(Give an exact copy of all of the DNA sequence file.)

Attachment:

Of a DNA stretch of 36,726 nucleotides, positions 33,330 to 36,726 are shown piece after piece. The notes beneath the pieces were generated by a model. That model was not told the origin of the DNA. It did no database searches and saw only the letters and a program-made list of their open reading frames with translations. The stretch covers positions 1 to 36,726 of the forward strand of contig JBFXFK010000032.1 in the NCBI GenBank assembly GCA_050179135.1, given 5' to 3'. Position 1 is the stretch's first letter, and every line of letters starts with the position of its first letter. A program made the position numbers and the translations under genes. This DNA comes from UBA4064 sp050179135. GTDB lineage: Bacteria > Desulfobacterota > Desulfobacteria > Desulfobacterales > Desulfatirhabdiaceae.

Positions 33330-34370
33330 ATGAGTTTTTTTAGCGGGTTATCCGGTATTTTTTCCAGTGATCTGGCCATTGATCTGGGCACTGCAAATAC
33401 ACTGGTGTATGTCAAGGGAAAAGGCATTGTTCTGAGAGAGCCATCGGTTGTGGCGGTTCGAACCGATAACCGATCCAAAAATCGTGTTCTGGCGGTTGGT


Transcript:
Of a DNA stretch of 36,726 nucleotides, positions 33,330 to 36,726 are shown piece after piece. The notes beneath the pieces were generated by a model. That model was not told the origin of the DNA. It did no database searches and saw only the letters and a program-made list of their open reading frames with translations. The stretch covers positions 1 to 36,726 of the forward strand of contig JBFXFK010000032.1 in the NCBI GenBank assembly GCA_050179135.1, given 5' to 3'. Position 1 is the stretch's first letter, and every line of letters starts with the position of its first letter. A program made the position numbers and the translations under genes. This DNA comes from UBA4064 sp050179135. GTDB lineage: Bacteria > Desulfobacterota > Desulfobacteria > Desulfobacterales > Desulfatirhabdiaceae.

Positions 33330-34370
33330 ATGAGTTTTTTTAGCGGGTTATCCGGTATTTTTTCCAGTGATCTGGCCATTGATCTGGGCACTGCAAATAC
33401 ACTGGTGTATGTCAAGGGAAAAGGCATTGTTCTGAGAGAGCCATCGGTTGTGGCGGTTCGAACCGATAACCGATCCAAAAATCGTGTTCTGGCGGTTGGT